If you enjoy the quirky side of Americana you will love the House of Mugs (aka The Collettsville Cup House). Located in Collettsville in rural western North Carolina, near the Wilson Creek Recreation Area, about 12 miles from Lenoir. The house is a testament to something – I’m just not sure what.
It’s estimated there are 25,000 mugs covering the house, fence, and arch; feel free to bring one along to add to the collection. It’s free and there is a guest book to sign. We didn’t see anyone around when we visited and it doesn’t look like anyone actually lives there. It’s a really nice country drive and we crossed at least three single-lane bridges until we reached the lovely setting along a pretty riverbank. Read the rest of this entry
A few weeks ago, I wrote about buying a painting at a fundraiser for the Appalachian Barn Alliance, a group dedicated to documenting historic barns in this part of western North Carolina.
My husband and I decided to take one of their self-driving tours and visit the barns of Walnut Township in Madison County. Once in Madison County, we followed winding country roads for about two hours to nine different barns the preservation group researched, including the one featured in our painting. There were many other old barns and farm buildings along the route, turning our drive into a sort of barn-treasure-hunt.
A few of the barns were not exactly where we thought, but the directions got us close enough to figure it out. Most of the structures were eventually used for tobacco drying of some sort, and many were originally built to house livestock. The history of each barn was as interesting as its deteriorating appearance and we could soon spot the distinctive monitor roof and gambrel roof designs. Along the way, we learned about many used as flue-cured tobacco barns and converted in the 1920s to air-cure burley tobacco (used primarily for cigarette production). Many early barn-owners sold (or bartered) their barn roofs for advertising . . . maybe our first billboards? Does anyone else remember those “See Rock City” barn ads?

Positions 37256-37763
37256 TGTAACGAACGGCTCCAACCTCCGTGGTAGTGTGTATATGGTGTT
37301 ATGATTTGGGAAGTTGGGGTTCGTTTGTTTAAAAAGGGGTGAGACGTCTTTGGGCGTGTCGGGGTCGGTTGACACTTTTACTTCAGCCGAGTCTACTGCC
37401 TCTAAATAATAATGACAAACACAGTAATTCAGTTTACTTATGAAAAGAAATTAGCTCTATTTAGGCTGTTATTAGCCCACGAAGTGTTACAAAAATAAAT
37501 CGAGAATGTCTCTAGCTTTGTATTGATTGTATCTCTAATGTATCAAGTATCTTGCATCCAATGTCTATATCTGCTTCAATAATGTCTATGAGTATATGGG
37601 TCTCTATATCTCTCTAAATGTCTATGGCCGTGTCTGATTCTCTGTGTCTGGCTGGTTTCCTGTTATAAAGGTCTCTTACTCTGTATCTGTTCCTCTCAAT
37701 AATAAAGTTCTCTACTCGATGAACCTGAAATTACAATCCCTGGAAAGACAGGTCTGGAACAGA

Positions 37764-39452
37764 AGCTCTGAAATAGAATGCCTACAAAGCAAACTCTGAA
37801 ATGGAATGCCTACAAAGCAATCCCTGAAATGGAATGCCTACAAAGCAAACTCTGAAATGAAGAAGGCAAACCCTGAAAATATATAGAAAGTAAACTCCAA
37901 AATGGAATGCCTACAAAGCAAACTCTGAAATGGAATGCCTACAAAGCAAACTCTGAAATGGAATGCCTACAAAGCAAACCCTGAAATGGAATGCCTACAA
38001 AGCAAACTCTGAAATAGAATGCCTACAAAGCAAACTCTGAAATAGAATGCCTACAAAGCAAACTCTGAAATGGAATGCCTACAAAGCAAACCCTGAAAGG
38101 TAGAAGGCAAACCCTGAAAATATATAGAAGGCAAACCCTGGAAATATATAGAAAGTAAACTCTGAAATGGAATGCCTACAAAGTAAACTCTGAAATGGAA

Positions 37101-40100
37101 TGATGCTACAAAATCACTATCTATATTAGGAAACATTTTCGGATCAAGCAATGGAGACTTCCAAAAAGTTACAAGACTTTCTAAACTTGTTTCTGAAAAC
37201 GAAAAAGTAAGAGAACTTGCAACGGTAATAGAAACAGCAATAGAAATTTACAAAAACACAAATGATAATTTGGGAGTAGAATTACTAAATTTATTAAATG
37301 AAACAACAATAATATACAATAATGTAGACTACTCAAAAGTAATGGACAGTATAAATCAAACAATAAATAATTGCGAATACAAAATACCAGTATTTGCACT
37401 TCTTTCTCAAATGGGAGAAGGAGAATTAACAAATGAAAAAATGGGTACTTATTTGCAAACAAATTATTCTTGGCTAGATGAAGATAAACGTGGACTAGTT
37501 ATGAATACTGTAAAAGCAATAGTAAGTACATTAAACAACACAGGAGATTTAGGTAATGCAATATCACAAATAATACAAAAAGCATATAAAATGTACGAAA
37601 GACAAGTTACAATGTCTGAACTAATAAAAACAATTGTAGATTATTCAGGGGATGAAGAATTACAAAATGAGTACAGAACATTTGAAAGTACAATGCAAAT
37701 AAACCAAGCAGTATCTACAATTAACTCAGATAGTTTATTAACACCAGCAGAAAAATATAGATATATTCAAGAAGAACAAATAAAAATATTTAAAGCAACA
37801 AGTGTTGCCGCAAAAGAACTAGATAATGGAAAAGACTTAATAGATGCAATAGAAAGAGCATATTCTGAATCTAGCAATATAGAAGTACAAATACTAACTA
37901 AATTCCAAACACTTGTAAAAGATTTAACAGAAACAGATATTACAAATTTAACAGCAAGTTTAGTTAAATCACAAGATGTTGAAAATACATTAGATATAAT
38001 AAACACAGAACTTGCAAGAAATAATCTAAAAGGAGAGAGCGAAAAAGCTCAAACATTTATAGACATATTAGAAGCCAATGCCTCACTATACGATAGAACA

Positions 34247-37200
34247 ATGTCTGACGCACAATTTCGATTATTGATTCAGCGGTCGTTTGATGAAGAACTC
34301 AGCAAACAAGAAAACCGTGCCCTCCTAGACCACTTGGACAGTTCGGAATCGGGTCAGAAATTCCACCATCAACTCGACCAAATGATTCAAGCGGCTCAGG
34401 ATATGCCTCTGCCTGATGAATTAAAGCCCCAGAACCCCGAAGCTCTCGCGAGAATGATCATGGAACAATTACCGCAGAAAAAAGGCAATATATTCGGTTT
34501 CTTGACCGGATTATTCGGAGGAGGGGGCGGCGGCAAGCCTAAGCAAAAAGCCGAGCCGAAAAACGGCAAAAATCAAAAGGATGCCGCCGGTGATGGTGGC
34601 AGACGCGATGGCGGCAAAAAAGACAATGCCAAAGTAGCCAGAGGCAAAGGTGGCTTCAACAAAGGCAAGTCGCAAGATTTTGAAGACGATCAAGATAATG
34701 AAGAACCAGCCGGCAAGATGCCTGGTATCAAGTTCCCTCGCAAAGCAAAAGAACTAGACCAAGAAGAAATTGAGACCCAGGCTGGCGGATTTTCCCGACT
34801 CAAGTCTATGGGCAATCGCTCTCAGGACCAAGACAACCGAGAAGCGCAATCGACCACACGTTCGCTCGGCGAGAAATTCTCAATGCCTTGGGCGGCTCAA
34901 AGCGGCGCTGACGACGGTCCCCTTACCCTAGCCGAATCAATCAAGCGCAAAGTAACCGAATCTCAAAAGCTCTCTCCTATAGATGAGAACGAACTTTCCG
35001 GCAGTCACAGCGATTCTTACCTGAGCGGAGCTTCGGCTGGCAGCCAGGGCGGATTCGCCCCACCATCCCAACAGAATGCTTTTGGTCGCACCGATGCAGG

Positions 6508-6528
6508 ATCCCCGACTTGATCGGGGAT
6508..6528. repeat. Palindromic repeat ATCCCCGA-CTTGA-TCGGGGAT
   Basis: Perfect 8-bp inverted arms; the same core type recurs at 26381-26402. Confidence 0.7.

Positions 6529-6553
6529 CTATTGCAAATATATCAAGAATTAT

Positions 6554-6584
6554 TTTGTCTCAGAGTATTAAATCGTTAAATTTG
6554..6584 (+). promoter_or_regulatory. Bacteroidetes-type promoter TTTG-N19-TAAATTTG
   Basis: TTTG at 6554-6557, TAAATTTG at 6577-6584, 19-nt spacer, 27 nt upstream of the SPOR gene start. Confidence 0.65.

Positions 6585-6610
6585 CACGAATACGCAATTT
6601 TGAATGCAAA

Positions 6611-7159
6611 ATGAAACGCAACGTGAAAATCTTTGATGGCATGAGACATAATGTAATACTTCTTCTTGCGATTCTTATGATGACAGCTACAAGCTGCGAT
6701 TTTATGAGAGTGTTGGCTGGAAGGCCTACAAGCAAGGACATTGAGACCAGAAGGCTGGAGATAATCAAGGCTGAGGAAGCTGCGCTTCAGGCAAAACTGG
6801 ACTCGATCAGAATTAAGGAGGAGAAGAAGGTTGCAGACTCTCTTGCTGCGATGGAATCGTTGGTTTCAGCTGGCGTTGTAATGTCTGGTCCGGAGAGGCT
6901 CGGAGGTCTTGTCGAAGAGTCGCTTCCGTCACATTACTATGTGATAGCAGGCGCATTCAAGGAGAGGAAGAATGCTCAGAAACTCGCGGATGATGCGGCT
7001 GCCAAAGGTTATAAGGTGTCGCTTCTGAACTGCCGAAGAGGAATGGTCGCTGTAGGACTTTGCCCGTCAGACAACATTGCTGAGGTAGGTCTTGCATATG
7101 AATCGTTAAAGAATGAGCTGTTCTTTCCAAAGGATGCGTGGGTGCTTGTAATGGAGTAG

The group has several self-guided tours. guided van and private tours, and other special events you can read about on their appalachianbarns.org website.
It was a wonderful way to spend a beautiful day.
St. John’s Episcopal Church is a little gem tucked away in the woods down a gravel road in Sugar Grove, NC. Not far from its parent church The Church of the Holy Cross Episcopal* in Valle Crucis, St. John’s was built in 1862. It came about through the fortitude and aspirations of William West Skiles who gave his life to the church and was deaconate in Valle Crucis. He served the people of this mountain region from 1847, often on horseback, until his death in 1862, just after the new church opened. Read the rest of this entry
See unparalleled views of the Linville Gorge from Wiseman’s View, near Marion. NC. Looking down across the deepest gorge in the eastern U.S., you can clearly see the Linville River snaking through the forest 1500’ below. The trail itself is an easy, paved, 0.4-mile, handicap accessible path that even has a permanent port-o-potty-style bathroom at the trailhead. But, oh boy, the ride there is an adventure. It’s only four miles on a gravel road, but with the washouts and potholes around most turns, it seems much longer. You will need a 4×4, high off the ground, with good wheels. A Jeep, Range Rover, or F-150 will do the trick.